The San people, also known as the Bushmen or Basarwa, inhabit remote areas of southern Africa, particularly Angola, Botswana, Namibia, South Africa, Zambia and Zimbabwe. The san in these countries have a Council called the working Group of Indigenous Minorities in Southern Africa (WIMSA) which strives to develop the political voice of the San Africa and member countries.
Together with First People of the Kalahari, WIMSA tries to promote support in Botswana and internationally for the plight of the San, marginalised by the system and the move towards a cash economy. WIMSA Botswana works on issues of land loss, education, representation and human rights and has formed a network of San organisations and groups in Botswana, striving to get even the smallest language groups amongst the San to join this network.
State president, Lt.Gen Ian Khama has blamed Basarwa’s struggles and tussles with the state on the international Human rights organisation, Survival international saying they continue to mislead Basarwa in the name of fighting for their rights.He said there is need for Basarwa to engage with the governement towards their development.
Botswana Police Service (BPS) has indicated concern about the ongoing trend where the general public falls victim to criminals purporting to be police officers.
According to BPS Assistant Commissioner, Dipheko Motube, the criminals target individuals at shopping malls and Automated Teller Machines (ATMs) where upon approaching the unsuspecting individual the criminals would pretend to have picked a substantial amount of money and they would make a proposal to the victims that the money is counted and shared in an isolated place.
“On the way, as they stop at the isolated place, they would start to count and sharing of the money, a criminal syndicate claiming to be Criminal Investigation Department (CID) officer investigating a case of stolen money will approach them,” said Motube in a statement.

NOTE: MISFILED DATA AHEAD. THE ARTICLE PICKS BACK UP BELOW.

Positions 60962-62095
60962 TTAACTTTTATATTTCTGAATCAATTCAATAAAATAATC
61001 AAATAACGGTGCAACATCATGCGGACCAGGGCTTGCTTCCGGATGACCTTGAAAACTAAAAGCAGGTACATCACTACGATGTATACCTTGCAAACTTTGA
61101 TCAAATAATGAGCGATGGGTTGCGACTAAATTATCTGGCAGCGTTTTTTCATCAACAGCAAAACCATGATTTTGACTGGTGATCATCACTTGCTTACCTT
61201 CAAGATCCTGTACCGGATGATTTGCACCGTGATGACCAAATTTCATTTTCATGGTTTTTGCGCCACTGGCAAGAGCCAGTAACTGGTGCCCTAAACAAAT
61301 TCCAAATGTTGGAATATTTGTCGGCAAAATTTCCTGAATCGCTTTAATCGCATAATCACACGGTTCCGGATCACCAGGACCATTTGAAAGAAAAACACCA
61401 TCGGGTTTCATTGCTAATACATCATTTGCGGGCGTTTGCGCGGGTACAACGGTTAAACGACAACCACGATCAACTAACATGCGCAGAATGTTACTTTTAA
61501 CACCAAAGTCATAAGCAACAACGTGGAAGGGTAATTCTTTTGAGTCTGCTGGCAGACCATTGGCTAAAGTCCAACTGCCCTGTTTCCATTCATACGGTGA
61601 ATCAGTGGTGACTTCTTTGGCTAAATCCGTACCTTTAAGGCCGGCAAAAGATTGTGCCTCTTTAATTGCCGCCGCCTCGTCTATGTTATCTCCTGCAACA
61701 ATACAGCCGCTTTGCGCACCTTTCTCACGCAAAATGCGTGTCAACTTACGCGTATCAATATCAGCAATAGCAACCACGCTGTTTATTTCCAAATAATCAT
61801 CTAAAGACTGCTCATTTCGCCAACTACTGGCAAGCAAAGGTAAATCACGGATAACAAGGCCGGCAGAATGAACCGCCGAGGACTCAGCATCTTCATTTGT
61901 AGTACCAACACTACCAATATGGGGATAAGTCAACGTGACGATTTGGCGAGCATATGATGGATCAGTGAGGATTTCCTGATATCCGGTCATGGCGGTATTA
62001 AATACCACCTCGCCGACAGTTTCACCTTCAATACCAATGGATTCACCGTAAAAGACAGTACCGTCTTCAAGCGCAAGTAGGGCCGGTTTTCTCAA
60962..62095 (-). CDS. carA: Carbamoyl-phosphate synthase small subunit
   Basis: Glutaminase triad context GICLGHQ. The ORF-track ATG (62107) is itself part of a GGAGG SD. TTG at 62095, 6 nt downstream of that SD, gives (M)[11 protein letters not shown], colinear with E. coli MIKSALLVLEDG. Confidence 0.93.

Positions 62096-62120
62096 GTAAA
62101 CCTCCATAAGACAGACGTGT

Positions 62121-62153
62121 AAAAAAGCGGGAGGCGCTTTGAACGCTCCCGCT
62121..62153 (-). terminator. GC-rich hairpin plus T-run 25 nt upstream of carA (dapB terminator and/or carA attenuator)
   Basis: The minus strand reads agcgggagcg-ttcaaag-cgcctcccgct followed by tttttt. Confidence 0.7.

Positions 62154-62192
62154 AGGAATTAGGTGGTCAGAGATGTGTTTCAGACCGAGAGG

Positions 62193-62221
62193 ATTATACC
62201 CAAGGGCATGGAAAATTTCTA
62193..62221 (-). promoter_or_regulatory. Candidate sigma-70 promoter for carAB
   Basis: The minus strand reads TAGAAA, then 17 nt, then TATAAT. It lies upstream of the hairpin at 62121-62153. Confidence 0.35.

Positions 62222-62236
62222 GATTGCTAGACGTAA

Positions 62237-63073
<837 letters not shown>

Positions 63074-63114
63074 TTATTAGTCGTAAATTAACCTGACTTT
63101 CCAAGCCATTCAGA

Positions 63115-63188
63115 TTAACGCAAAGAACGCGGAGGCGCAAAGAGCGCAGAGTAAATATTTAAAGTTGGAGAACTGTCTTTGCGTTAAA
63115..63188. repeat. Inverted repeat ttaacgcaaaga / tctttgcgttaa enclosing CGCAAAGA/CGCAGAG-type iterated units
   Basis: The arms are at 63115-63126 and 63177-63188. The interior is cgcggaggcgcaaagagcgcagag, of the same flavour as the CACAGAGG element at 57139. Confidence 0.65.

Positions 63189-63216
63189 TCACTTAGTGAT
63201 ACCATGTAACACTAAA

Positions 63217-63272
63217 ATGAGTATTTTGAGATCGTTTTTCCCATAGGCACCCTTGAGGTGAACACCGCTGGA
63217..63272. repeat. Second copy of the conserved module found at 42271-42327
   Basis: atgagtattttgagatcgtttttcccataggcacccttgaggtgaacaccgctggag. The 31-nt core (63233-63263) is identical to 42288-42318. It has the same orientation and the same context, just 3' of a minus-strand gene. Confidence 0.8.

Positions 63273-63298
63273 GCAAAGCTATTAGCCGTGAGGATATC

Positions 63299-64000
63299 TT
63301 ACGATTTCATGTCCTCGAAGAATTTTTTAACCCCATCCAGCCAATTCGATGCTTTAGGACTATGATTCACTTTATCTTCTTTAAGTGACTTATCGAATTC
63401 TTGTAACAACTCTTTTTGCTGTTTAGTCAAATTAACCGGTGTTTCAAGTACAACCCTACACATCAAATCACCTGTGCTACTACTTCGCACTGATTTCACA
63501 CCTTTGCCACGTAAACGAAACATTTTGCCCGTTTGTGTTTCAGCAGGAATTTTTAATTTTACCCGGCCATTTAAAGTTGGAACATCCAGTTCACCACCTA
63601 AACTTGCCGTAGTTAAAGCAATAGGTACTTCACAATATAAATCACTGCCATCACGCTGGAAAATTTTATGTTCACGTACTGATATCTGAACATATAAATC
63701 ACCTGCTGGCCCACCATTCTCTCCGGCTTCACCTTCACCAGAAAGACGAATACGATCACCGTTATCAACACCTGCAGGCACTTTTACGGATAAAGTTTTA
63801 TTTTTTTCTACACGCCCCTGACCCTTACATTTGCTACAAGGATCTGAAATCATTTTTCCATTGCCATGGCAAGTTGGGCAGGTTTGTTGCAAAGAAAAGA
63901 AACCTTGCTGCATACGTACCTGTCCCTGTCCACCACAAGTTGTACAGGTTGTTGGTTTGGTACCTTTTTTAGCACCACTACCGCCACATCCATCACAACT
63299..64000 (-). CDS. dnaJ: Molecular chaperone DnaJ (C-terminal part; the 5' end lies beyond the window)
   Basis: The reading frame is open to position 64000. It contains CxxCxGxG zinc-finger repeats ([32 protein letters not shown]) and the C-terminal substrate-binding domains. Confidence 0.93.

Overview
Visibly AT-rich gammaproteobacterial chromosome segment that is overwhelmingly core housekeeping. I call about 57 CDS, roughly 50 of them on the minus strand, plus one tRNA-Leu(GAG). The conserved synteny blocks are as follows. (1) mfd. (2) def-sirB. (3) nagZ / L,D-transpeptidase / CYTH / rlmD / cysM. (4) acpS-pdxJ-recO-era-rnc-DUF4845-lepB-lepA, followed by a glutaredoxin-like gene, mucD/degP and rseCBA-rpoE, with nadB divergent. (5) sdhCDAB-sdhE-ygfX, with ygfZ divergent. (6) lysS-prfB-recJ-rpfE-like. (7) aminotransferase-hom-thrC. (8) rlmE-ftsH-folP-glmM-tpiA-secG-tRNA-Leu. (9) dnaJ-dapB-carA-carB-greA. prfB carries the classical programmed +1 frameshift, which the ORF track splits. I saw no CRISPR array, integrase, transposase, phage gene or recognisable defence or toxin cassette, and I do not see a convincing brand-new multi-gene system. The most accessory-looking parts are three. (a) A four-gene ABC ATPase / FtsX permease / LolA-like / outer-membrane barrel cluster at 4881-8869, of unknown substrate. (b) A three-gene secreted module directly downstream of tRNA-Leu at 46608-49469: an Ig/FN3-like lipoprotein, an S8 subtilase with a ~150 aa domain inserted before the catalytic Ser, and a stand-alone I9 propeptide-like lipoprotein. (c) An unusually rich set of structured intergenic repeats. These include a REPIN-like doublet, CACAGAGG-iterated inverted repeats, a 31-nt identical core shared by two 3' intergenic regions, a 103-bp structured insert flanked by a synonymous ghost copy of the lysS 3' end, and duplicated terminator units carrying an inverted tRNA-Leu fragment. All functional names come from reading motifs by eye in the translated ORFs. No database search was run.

The Commissioner indicated that the fake police officers would instruct the victims to hand over all the cash they have in their possession, including bank cards and Personal Identification Number (PIN), the perpetrators would then proceed to withdraw money from the victim’s bank account.
Motube also revealed that they are also investigating a case in which a 69 year old Motswana woman from Molepolole- who is a victim of the scam- lost over P62 000 last week Friday to the said perpetrators.
“The Criminal syndicate introduced themselves as CID officers investigating a case of robbery where a man accompanying the woman was the suspect.’’
They subsequently went to the woman’s place and took cash amounting to over P12 000 and further swindled amount of P50 000 from the woman’s bank account under the pretext of the further investigations.
In addition, Motube said they are currently investigating the matter and therefore warned the public to be vigilant of such characters and further reminds the public that no police officer would ask for bank cards and PINs during the investigations.
Botswana Congress Party (BCP) leadership walked out of Umbrella for Democratic Change (UDC) National Executive Committee (NEC) meeting this week on account of being targeted by other cooperating partners.
UDC meet for the first time since 2020 after previous futile attempts, but the meeting turned into a circus after other members of the executive pushed for BCP to explain its role in media statements that disparate either UDC and/or contracting parties.
The Director General of the Directorate on Corruption and Economic Crimes (DCEC), Tymon Katlholo’s spirited fight against the contentious transfers of his management team has forced the Office of the President to rescind the controversial decision. However, some insiders suggest that the reversal of the transfers may have left some interested parties with bruised egos and nursing red wounds.
The transfers were seen by observers as a badly calculated move to emasculate the DCEC which is seen as defiant against certain objectionable objectives by certain law enforcement agencies – who are proven decisionists with very little regard for the law and principle.